You = raise your level on the Vendor Sales Cheese’s priority list
Vendor Sales Cheese = useful information to take back to his sales management as well as a placeholder for possible future sales projection
Option 4 = Direct and to the point
Recommendation = Unless you have information that can directly translate into real, useful information for the Vendor Sales Cheese, this is your best option
I can’t count the number of times I’ve received positive feedback from Vendor Sales Cheese that I’ve worked with over a good portion of time (multiple yearly sales cycles) that have shared with me their appreciation for the “direct and to the point” response to the “catch up” query. The closer to the end of the sales cycle, the more pressure the Vendor Sales Cheese is under to bring in as many sales as possible. Many have shared the frustration of thinking they have a lead and after investing a good amount of energy, get frustrated at seeing their investment disappear into a “Bob, the free lunch guy”.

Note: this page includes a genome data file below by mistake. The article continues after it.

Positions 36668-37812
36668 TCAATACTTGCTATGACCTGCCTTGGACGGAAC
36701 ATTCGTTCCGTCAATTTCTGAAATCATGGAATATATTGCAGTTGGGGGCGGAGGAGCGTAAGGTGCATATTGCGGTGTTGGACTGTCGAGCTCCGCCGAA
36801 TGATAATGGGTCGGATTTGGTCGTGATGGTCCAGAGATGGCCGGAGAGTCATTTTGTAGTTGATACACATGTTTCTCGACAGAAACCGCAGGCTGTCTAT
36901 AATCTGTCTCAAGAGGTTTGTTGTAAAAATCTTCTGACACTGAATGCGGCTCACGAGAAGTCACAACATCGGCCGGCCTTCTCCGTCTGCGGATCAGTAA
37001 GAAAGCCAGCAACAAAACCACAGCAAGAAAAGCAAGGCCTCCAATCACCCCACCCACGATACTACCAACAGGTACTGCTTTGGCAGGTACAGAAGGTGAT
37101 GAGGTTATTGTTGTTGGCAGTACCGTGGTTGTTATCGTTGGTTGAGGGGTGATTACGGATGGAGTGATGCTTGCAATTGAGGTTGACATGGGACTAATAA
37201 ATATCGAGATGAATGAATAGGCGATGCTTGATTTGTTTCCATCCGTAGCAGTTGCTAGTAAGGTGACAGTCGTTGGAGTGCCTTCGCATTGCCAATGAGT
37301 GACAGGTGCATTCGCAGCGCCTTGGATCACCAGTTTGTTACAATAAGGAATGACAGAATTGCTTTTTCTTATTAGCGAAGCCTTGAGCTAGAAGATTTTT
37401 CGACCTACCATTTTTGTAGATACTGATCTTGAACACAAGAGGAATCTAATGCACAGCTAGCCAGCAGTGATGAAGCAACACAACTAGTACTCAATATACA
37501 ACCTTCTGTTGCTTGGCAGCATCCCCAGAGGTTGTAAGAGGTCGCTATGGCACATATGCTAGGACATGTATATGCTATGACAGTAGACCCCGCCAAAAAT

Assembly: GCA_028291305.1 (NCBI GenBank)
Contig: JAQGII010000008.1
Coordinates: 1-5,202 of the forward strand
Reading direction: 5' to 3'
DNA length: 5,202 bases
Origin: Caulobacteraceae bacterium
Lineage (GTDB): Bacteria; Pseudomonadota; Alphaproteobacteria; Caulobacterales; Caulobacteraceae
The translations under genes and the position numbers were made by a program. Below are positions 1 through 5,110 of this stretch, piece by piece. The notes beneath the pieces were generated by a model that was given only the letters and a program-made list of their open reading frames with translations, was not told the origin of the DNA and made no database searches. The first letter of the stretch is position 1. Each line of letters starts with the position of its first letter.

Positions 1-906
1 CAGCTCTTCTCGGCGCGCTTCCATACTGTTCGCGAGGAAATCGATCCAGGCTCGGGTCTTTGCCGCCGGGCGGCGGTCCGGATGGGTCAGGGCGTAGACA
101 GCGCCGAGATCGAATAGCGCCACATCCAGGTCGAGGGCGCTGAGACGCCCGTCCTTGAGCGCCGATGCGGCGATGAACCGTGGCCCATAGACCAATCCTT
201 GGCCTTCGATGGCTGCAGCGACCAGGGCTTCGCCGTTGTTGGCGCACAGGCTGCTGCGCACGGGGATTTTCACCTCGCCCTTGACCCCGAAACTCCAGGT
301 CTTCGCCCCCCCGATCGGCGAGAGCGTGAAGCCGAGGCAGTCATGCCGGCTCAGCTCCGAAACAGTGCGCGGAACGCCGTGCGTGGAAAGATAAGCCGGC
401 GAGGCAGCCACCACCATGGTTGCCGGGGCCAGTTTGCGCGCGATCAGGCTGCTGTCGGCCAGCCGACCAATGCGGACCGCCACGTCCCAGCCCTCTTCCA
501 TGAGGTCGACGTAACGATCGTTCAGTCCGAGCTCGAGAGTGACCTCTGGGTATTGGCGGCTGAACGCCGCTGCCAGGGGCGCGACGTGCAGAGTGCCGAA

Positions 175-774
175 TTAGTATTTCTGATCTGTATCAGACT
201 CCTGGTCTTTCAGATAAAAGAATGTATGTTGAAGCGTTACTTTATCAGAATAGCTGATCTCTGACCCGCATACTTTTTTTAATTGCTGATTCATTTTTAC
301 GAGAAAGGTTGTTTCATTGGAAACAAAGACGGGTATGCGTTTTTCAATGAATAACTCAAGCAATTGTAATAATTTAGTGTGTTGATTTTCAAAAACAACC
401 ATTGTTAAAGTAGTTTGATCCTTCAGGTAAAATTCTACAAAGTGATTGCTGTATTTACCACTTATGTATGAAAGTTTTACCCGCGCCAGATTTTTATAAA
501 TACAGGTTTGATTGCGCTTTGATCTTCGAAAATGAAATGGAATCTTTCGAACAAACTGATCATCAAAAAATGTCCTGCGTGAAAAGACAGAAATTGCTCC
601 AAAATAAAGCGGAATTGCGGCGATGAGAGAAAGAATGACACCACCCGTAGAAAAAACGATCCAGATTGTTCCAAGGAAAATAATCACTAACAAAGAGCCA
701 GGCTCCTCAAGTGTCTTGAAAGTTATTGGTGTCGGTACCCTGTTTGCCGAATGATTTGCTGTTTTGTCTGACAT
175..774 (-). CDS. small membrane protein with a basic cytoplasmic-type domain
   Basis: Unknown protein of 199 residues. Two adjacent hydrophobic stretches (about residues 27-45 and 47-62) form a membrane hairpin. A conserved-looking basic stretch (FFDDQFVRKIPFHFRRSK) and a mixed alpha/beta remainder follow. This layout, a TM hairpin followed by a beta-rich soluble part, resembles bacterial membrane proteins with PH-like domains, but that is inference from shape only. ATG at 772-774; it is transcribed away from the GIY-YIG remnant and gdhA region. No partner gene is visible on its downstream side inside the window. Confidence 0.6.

So, you pass on the free lunch, you don’t waste the Vendor Sales Cheese’s time, so what else makes this a solid response? In a word: respect. Any strong, experienced Vendor Sales Cheese will recognize that you respect their role in the vendor management spectrum and will return the favor with equal respect. They may offer some insight into what is driving the pricing constructs behind your next proposal or other bits of inside information for “the next deal”. It may not be earth shatteringly helpful. It may not be 40, 50, or 60% off the next order. But, you will find your discussions and negotiations will be ever more direct, matter of fact and to the point rather than slick and filled with confusing sales speak.
Ok, respect the Vendor Sales Cheese role, how does this really factor into pricing in any way? Look for the next article to pick up where this article left off with more MidWestern IT perspectives on the topic of the “Sales Cycle and Pricing” in the spectrum of vendor management.